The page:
"As a family I don’t think we would have got through certain things. I don’t think we would have been as strong as we are without the charity. Mum knows that our relationship would be different without it. She’s the best mum and grandma. I don’t know what I would have done without her since having my son, she’s fantastic.”

Jess has lived through extremes and despite her age she already has a vast life experience to draw on. She says she will never forget the hardship of her childhood, things like being without heat and light when the electricity meter ran out every month, and the stigma that brought is impossible to erase. But she will also cherish memories like going to Australia as a 14-year-old with Freedom Road.
“I had never been on holiday before. The furthest that we’d gone was to Bridlington for days out with Sure Start. We had to make sure we didn’t miss the bus home or we’d be left behind. That was my perception of going on a holiday. Being able to go to Australia was mind-blowing. I was 14. It changed my aspirations. Freedom Road changed my aspirations.” For this and many other reasons Jess is now the Vice Chair of the charity and she says she will always be involved in Freedom Road in some capacity.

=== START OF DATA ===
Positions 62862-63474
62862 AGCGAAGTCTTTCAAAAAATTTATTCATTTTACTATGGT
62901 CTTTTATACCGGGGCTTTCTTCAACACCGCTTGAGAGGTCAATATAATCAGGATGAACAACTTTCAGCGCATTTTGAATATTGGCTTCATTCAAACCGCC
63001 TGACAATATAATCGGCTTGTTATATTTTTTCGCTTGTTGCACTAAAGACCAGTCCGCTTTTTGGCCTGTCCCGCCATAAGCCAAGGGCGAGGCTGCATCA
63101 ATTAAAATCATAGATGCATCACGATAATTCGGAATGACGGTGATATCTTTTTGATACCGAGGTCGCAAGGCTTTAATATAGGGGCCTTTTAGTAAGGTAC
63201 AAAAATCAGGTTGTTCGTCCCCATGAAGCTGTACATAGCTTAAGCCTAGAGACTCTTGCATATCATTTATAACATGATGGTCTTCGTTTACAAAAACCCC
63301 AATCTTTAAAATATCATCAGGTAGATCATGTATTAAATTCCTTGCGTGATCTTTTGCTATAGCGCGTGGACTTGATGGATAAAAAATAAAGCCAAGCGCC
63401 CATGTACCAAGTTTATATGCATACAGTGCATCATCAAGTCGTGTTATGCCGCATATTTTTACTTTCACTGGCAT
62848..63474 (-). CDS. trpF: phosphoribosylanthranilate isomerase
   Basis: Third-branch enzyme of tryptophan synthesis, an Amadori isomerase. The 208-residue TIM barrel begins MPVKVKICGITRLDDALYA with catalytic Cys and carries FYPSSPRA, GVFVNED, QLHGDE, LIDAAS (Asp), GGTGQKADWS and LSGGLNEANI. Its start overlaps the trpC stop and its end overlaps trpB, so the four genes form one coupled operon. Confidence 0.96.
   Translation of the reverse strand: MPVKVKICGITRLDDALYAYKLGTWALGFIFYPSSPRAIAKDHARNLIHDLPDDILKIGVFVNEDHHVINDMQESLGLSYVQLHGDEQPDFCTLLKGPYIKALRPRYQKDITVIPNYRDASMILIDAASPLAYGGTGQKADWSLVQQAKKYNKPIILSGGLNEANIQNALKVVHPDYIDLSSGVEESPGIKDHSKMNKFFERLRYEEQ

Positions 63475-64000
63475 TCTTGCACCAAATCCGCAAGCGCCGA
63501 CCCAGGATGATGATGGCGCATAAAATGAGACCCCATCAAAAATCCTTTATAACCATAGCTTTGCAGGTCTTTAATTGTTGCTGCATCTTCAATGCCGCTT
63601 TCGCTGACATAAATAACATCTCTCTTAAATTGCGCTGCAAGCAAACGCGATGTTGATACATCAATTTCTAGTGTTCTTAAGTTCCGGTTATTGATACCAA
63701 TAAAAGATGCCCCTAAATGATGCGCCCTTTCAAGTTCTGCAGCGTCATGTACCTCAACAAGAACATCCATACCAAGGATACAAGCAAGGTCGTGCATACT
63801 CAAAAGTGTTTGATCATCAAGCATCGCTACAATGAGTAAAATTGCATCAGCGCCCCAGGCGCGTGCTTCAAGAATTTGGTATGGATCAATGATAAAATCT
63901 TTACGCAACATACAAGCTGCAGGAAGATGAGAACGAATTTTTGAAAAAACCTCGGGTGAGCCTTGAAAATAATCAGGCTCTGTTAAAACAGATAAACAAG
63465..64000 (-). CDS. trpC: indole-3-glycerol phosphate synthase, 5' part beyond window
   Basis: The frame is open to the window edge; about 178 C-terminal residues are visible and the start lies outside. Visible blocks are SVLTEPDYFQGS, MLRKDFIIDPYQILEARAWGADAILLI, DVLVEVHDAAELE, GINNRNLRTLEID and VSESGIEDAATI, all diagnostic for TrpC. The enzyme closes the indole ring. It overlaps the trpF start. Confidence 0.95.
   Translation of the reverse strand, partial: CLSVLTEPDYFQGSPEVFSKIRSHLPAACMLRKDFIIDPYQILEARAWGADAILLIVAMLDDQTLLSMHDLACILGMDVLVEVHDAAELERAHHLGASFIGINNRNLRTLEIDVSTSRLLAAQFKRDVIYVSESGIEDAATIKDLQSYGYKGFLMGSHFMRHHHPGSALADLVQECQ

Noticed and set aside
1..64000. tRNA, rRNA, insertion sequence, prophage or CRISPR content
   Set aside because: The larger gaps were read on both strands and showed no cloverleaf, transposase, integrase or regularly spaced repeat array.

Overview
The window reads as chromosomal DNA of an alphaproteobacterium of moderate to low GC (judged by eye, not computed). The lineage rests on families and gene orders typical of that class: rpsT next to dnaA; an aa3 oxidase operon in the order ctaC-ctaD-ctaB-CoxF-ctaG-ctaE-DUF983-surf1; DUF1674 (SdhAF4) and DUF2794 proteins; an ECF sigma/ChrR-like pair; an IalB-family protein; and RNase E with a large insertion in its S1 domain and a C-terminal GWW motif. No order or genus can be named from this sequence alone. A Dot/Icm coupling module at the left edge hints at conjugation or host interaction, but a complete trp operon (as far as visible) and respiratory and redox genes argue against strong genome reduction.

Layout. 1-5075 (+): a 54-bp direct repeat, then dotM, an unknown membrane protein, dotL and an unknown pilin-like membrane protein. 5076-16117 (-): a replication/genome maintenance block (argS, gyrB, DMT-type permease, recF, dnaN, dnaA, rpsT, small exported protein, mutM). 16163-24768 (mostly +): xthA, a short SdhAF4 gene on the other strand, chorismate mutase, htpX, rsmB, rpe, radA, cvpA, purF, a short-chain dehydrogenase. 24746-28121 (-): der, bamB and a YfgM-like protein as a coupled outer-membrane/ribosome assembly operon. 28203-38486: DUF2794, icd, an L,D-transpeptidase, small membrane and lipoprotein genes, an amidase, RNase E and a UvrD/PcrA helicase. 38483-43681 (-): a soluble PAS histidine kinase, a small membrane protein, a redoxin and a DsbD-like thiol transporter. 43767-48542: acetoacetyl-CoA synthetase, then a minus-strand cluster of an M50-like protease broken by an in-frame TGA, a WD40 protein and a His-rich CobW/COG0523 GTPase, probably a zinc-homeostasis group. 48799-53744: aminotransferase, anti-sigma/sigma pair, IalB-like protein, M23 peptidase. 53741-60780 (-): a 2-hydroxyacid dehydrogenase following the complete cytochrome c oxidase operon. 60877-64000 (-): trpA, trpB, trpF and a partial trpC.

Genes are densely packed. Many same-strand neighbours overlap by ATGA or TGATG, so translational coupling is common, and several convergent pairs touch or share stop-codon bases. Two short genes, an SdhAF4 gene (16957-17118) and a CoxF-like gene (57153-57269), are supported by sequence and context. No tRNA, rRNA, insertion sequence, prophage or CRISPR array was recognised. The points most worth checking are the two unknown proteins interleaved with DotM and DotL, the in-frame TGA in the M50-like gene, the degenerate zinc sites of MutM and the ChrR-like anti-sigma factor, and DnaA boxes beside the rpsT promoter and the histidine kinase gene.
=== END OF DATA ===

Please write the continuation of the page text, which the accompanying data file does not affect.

She explains: “Freedom Road is my family. I feel I’d miss out if I wasn’t involved. I still want to hear those stories Ian and Iain tell about what’s happening. I still want to be a part of it. I know that this charity makes such a difference to people’s lives and it makes me so proud to know I was one of the first kids in the charity. Not being involved just isn’t an option.”